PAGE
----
Pourquoi un tel titre ? Parce que c’est ce qui résume son appel : parce qu’il vit en Egypte, Jayson Casper veut le meilleur pour l’Egypte et les Egyptiens ; parce qu’il n’est pas lui-même Egyptien, il ne sait pas ce qui est le meilleur pour eux et cherche donc à comprendre ce qu’eux-mêmes pensent plutôt que de leur imposer sa propre vision d’avenir d’Occidental. C’est ce qu’il appelle le “foreigner’s sense of belonging”, le sentiment d’appartenance de l’étranger.

Petit aperçu de quelques-unes de ses analyses les plus intéressantes :
– Le survol le plus complet que je connaisse, en 19 pages (avec un résumé en ligne, le reste étant accessible en PDF), du militantisme copte né de la Révolution égyptienne, avec une description fouillée de tous les principaux mouvements, leur idéologie, leurs alliances et rivalités et leurs relations avec les autres mouvements révolutionnaires.
– Une réflexion pertinente et nuancée sur ce que les chrétiens occidentaux devraient penser du coup d’Etat militaire contre Morsi, entre refus de l’islamisme et attachement aux principes démocratiques.
– Cet interview sur les motivations d’un citoyen égyptien lambda, engagé dans la campagne d’opposition demandant la démission de Morsi.

Par ailleurs, tous les vendredis (jour du culte dans l’islam), Jayson publie une prière pour l’Egypte. Ces prières sont rédigées de façon à ce que tout un chacun, quelle que soit sa religion ou son appartenance politique, puisse l’adresser à Dieu. Dans ses prières, il demande à Dieu de faire triompher la paix, la justice et la vérité, pour tous les Egyptiens. Exemple : le vendredi suivant le coup d’Etat, alors que la très grande majorité des chrétiens égyptiens (sauf certains mouvements de jeunes révolutionnaires, hostiles aux Frères Musulmans mais inquiets du retour de l’armée) ont soutenu le coup d’Etat (cf la photo de l’annonce du coup d’Etat, sur laquelle on voit le pape copte Tawadros apparaître aux côtés du général al-Sissi et du nouveau Président de la transition), Jayson demandait à Dieu de protéger les Frères Musulmans de toute injustice, des arrestations arbitraires et de la marginalisation ! Hier encore, dans sa dernière prière, il demandait la paix et la protection pour tous.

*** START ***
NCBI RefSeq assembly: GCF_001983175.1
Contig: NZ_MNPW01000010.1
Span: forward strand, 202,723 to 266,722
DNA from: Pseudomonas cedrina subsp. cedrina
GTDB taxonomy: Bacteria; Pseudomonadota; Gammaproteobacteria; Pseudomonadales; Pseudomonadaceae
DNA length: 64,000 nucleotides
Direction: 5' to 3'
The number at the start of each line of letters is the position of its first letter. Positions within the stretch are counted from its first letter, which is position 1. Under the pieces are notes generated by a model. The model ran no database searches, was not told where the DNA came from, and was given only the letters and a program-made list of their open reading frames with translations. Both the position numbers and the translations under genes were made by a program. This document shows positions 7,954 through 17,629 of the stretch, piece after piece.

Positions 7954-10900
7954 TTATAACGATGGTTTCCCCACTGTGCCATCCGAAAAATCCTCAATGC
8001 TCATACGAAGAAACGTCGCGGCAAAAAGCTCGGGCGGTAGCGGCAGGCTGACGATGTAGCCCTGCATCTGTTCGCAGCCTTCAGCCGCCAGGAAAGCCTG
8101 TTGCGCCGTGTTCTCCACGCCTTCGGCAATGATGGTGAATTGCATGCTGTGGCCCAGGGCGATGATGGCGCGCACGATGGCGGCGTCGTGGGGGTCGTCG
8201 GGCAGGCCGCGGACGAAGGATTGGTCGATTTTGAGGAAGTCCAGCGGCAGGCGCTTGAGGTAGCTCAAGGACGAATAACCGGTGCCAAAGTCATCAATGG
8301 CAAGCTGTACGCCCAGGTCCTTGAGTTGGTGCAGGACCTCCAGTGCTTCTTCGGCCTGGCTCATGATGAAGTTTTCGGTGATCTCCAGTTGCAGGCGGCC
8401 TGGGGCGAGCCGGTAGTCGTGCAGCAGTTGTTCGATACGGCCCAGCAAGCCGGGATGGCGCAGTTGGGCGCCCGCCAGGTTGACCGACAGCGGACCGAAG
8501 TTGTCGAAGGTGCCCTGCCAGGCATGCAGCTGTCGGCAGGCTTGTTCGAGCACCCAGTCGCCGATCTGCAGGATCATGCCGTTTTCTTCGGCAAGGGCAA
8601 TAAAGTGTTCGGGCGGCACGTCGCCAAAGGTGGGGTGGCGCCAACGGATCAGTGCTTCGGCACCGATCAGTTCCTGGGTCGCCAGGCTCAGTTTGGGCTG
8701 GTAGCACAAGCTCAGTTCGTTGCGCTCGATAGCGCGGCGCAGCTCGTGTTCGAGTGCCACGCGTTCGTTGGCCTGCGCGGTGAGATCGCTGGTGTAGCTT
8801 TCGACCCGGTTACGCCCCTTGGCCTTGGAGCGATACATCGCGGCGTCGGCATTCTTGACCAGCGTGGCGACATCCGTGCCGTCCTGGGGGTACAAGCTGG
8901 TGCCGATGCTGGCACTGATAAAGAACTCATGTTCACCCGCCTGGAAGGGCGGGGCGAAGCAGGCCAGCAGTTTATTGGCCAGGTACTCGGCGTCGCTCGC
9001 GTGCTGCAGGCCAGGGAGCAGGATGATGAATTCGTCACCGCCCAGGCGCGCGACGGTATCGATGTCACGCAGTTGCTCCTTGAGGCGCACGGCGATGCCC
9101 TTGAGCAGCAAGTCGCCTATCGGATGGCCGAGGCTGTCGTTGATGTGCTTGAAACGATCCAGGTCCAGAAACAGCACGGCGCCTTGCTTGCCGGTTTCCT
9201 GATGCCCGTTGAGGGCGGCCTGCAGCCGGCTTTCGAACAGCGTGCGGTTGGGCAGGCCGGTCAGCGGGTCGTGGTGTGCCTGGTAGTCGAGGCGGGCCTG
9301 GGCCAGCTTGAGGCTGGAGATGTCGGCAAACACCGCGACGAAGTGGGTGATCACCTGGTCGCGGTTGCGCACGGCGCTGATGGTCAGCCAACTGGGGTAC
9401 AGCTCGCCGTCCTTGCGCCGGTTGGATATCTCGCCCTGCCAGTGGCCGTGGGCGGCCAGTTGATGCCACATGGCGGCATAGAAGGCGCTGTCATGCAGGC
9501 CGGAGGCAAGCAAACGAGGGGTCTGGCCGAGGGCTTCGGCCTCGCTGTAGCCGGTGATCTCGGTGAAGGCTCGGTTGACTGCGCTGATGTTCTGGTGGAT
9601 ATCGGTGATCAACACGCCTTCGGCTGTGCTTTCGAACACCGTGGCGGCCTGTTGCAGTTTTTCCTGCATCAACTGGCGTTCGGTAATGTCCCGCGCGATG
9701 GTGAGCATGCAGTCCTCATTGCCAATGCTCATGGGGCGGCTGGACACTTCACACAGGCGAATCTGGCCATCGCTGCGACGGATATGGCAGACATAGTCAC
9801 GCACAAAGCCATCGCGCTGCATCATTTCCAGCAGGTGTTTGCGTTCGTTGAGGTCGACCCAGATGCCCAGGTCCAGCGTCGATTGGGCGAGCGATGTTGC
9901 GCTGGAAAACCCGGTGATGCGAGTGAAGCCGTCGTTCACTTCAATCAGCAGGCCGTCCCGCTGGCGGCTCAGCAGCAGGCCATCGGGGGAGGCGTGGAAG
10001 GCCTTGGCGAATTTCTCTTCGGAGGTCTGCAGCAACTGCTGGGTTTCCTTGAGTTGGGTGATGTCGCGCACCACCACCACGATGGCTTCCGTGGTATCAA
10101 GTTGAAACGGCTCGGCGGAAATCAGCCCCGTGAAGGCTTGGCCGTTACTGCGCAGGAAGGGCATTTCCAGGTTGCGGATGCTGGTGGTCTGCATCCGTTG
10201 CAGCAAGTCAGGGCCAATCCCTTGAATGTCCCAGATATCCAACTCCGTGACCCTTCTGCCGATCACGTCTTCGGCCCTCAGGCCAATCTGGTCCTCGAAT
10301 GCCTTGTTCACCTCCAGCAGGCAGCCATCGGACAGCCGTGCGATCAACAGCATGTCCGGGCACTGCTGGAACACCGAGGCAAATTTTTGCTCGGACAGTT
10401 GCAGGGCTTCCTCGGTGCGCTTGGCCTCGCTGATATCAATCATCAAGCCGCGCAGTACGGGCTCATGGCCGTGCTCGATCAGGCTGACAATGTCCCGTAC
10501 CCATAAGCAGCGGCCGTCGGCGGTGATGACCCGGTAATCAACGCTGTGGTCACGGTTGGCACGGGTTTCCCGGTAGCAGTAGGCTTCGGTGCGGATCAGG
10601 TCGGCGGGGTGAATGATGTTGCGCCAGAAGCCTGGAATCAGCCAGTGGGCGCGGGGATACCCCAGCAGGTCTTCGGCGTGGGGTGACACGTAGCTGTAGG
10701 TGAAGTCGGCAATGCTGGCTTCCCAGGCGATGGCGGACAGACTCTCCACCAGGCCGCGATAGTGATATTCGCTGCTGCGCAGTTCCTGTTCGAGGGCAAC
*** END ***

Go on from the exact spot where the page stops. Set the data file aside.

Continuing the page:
Bref, un blog très intéressant d’une personne très intéressante, que, vous l’aurez compris, je recommande chaudement à tous ceux désireux de mieux comprendre les enjeux complexes des événements actuels en Egypte et au Moyen-Orient.

And finally, Barry Rubin, a researcher and scholar of Islamist movments based in a private university in Israel, referenced this blog in his recent publication on Egypt’s Salafis. I get footnote number 39, on the Asala Party:

There are two other Islamist parties that ran jointly with al-Nour in the parliamentary election and took the same stance in the presidential election.[35] The Asala or Authenticity party was formed after the revolution by Abel Abd al-Maqsoud Afifi. He had an unusual previous career for an Islamist leader, having worked for 33 years in the Egyptian government, mostly in the Immigration and Citizenship Department.[36]

One distinctive aspect of the party’s platform was its foreign policy, advocating that Egypt take leadership in the Islamic world.[37]In general, though, it has no clear reason, other than its personalist nature, for remaining a separate organization.[38] Like the other Islamist political parties, it does not openly advocate violence.[39]

The third Islamist party allied with al-Nour is the Building and Development Party, many of whose key figures were involved as al-Jama’a cadre in the 1990s violence.[40] Indeed, some of its leaders were convicted in 1982 in the assassination of President Anwar al-Sadat and were released from prison by the armed forces’ junta in March 2011.[41] Like the other two, it demands both the implementation of Shari’a while promising Christians and women that their rights will be respected.[42]

Thanks for following along.


Friday Prayers for Egypt: Cathedral Violence

Flag Cross Quran


It was an unprecedented offense, as this Coptic Orthodox cathedral has never before been besieged. But for several hours tear gas rained in a hailstorm of stones. Molotov cocktails exploded among volleys of birdshot. Two died. What died with them, God?

God, there is too much conspiracy – save Egypt from manipulation. Bring truth to light and expose the darkness in men’s hearts. But the darkness has infected everything, so that little can be known for sure. But certainty is on the lips of most.